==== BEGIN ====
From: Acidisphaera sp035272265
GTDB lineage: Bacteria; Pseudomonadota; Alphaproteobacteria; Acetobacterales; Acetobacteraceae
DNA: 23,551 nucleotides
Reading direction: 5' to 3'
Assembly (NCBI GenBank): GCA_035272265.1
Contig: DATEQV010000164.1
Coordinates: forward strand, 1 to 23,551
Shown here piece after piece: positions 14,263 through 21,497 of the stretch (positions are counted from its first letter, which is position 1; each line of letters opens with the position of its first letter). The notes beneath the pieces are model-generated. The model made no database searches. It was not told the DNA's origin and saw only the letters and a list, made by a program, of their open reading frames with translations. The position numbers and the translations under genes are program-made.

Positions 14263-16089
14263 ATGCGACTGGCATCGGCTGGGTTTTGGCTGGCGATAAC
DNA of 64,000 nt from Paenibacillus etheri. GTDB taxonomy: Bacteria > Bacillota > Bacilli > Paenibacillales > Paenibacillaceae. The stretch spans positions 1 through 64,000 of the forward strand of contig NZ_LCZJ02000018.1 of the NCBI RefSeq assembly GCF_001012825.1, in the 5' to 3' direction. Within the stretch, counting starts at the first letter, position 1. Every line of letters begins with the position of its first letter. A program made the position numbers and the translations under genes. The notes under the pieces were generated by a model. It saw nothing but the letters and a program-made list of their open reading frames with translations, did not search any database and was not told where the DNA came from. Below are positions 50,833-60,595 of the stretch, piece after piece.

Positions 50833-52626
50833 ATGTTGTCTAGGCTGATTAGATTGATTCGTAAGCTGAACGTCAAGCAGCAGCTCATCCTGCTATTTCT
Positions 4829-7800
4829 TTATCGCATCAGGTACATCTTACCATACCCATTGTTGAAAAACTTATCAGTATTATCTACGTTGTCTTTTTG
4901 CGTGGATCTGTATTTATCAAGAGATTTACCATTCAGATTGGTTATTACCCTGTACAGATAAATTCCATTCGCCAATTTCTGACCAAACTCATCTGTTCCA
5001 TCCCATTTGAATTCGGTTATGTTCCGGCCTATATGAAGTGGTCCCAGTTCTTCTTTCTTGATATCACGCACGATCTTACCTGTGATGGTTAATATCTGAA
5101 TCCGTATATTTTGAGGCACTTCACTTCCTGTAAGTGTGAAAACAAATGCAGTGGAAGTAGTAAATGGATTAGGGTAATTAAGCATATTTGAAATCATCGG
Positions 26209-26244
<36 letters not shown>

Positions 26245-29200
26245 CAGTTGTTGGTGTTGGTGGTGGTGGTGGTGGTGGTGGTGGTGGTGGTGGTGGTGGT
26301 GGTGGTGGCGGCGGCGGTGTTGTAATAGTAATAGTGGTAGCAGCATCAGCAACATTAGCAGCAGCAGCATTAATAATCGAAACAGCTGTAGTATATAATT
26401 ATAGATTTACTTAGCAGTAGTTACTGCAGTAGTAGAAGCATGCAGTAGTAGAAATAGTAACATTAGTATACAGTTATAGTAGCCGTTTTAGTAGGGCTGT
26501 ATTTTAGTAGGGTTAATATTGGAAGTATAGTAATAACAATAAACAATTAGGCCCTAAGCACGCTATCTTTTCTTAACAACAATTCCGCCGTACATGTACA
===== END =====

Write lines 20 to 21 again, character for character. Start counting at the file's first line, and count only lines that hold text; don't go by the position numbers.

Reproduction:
<36 letters not shown>

Positions 26245-29200